When California National Guardsman Joseph Brito woke up Saturday, he didn’t plan to stand for 10 hours at the corner of Los Alamitos Boulevard and Katella Avenue waving the American flag.
But when he learned that 30 U.S. troops had been killed that morning in the single deadliest incident for American forces in the Afghanistan War, he didn’t know what else to do.
So he went down to the corner, and he stood. He carried no sign to explain himself. It was just him, the flag and the anguish in his heart.
As a one-man vigil, Staff Sgt. Brito paid his respects to the 22 Navy SEALs and eight soldiers whose helicopter was shot down Saturday—and to the toll that nearly a decade of two wars has taken on thousands of other soldiers and their families.
“I just felt it was right to honor them by standing here with my flag respecting their sacrifice,” said Brito, a staff sergeant in the Guard whose wife served in Iraq and whose brother and sister served in Afghanistan.
Based out of the Los Alamitos Joint Forces Training Base, Brito served in Kosovo and is preparing to deploy again to Afghanistan. “I just felt sorrow for the families of those soldiers, and I felt sorrow within myself. As someone who has served, I know that they wake up each day and they know they may not return to the same bed that night, that they may not survive.
“It just feels right to show them my respect and commemorate their lives,” he added. “I just look at this as a loss of brothers, and it’s tough, very tough.”
As the day wore on, countless cars honked at Brito and many passersby waved flags in return. Some stopped to thank him for his vigil and his own military service. As many as 20 others joined Brito with flags of their own and cardboard signs.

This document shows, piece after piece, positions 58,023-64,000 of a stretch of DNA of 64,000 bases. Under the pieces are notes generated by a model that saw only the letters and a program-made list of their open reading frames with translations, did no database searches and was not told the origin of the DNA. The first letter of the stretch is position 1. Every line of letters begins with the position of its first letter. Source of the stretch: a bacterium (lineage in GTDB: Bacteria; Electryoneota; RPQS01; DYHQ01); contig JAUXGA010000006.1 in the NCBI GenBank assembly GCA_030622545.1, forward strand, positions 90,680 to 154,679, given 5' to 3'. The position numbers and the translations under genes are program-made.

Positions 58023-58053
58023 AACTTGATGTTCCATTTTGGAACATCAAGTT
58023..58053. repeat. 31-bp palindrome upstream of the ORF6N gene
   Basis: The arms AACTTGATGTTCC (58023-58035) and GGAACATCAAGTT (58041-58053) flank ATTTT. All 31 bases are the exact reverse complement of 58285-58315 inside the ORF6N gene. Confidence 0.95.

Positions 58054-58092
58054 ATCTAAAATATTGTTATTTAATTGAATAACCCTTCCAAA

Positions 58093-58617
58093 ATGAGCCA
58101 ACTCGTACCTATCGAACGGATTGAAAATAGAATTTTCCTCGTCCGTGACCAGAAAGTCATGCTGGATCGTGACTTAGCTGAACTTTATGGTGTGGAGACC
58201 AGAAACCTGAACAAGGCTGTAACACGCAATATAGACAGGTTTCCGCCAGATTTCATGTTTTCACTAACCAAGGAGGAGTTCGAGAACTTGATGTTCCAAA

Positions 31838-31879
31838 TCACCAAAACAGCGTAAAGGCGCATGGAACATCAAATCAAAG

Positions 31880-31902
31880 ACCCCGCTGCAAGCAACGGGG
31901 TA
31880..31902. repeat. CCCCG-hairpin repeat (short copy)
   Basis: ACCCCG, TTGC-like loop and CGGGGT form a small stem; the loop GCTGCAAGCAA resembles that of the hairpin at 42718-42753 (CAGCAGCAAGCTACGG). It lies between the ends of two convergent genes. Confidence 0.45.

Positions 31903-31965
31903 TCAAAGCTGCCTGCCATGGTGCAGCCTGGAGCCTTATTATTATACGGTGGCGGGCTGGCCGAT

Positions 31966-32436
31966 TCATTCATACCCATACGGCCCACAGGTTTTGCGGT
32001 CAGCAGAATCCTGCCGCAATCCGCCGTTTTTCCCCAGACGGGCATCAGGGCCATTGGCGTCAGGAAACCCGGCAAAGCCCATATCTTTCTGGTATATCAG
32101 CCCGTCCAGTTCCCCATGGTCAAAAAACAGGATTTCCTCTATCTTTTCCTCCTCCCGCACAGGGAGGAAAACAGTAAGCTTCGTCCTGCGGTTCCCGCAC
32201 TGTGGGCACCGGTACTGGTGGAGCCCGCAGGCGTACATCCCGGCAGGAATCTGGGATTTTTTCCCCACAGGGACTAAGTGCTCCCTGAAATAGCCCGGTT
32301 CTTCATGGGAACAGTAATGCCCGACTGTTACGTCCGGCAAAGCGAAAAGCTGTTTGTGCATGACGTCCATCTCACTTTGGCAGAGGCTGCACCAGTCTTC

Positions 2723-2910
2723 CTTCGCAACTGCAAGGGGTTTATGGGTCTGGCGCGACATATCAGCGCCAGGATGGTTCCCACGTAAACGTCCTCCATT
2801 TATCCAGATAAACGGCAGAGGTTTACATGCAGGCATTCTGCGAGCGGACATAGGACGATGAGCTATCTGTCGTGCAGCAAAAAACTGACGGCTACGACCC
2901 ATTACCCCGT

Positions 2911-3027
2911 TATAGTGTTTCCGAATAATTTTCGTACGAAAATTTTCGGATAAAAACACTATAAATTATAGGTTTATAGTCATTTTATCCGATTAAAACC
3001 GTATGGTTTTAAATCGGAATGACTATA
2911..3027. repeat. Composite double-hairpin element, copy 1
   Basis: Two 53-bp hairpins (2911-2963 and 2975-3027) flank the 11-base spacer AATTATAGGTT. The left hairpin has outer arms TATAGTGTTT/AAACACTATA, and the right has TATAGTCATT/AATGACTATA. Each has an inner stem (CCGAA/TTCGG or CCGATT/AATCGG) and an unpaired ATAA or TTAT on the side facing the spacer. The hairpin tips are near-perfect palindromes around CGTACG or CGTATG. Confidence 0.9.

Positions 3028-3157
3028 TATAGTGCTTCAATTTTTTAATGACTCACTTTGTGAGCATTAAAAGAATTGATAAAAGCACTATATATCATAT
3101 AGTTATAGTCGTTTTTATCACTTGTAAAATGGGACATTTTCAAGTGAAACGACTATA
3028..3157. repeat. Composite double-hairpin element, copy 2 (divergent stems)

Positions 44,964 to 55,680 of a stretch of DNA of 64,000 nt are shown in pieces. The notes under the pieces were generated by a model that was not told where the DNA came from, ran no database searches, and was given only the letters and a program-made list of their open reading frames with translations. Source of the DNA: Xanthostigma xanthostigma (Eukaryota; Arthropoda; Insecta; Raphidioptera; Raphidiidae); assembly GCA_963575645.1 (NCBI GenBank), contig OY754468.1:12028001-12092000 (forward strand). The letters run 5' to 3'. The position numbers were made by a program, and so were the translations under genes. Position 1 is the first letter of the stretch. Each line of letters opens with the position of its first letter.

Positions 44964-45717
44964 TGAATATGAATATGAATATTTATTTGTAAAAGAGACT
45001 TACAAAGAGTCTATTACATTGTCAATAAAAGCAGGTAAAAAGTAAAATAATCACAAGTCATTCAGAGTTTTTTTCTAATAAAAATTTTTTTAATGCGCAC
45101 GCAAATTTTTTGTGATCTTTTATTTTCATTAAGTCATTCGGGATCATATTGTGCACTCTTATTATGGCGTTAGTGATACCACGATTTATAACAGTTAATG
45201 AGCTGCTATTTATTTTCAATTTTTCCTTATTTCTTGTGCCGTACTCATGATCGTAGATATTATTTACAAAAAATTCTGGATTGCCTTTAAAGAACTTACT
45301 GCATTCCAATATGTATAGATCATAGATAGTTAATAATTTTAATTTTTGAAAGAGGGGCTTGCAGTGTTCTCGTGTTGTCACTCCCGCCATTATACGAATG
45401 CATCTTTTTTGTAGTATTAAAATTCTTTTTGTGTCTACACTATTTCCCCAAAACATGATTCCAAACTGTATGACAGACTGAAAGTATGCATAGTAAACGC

“I just thought I’d be here by myself all day,” said Brito. “I wasn’t expecting this.”
Among those who stopped by was Los Alamitos resident Dean Grose, who said Brito told him: “I had to do something. I couldn’t sit at home and not be able to show people that Americans care. At least, I hope they care; maybe they don’t know this happened.”
Brito’s wife, Isabel Mendoza, joined him after getting off work at 6 p.m.
“He had called me and told me his heart was telling him to come here and wave his flag, and I said, ‘If that is what your heart is telling you to do, then go for it,’ ” said Mendoza. “I came down to join him because I am so sorry for those families. I can imagine what they are going through because I know what it is like for your husband to be gone. And I have a few friends who never came back—or who came back but they can’t use all the parts of their body. I want those families to know that we are here in sympathy.”
The victims of Saturday's helicopter attack included members of SEAL Team 6, the unit behind the raid that killed Osama Bin Laden (although no members of that team were aboard), according to the Los Angeles Times. Seven Afghan commandos and an interpreter were also aboard the NATO Chinook helicopter.